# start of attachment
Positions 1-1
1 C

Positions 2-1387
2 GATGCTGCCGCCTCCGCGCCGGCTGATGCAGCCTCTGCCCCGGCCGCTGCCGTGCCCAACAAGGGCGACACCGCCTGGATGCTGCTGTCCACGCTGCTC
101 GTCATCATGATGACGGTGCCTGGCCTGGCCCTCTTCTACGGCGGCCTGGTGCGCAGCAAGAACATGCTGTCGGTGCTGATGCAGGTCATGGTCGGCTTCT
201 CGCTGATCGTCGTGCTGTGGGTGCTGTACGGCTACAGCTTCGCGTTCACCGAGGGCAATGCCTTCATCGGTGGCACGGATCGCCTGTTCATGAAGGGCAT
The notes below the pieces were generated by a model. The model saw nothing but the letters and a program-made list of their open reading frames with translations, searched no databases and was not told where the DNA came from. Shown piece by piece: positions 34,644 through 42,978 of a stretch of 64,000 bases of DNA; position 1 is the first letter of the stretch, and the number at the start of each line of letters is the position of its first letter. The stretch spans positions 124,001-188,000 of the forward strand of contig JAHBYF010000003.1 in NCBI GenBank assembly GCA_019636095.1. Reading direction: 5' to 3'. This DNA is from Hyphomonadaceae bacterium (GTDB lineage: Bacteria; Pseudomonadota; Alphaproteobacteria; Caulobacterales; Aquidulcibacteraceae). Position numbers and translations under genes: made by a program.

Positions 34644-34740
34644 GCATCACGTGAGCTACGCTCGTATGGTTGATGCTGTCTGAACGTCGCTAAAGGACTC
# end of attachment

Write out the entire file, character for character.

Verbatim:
Positions 1-1
1 C

Positions 2-1387
2 GATGCTGCCGCCTCCGCGCCGGCTGATGCAGCCTCTGCCCCGGCCGCTGCCGTGCCCAACAAGGGCGACACCGCCTGGATGCTGCTGTCCACGCTGCTC
101 GTCATCATGATGACGGTGCCTGGCCTGGCCCTCTTCTACGGCGGCCTGGTGCGCAGCAAGAACATGCTGTCGGTGCTGATGCAGGTCATGGTCGGCTTCT
201 CGCTGATCGTCGTGCTGTGGGTGCTGTACGGCTACAGCTTCGCGTTCACCGAGGGCAATGCCTTCATCGGTGGCACGGATCGCCTGTTCATGAAGGGCAT
The notes below the pieces were generated by a model. The model saw nothing but the letters and a program-made list of their open reading frames with translations, searched no databases and was not told where the DNA came from. Shown piece by piece: positions 34,644 through 42,978 of a stretch of 64,000 bases of DNA; position 1 is the first letter of the stretch, and the number at the start of each line of letters is the position of its first letter. The stretch spans positions 124,001-188,000 of the forward strand of contig JAHBYF010000003.1 in NCBI GenBank assembly GCA_019636095.1. Reading direction: 5' to 3'. This DNA is from Hyphomonadaceae bacterium (GTDB lineage: Bacteria; Pseudomonadota; Alphaproteobacteria; Caulobacterales; Aquidulcibacteraceae). Position numbers and translations under genes: made by a program.

Positions 34644-34740
34644 GCATCACGTGAGCTACGCTCGTATGGTTGATGCTGTCTGAACGTCGCTAAAGGACTC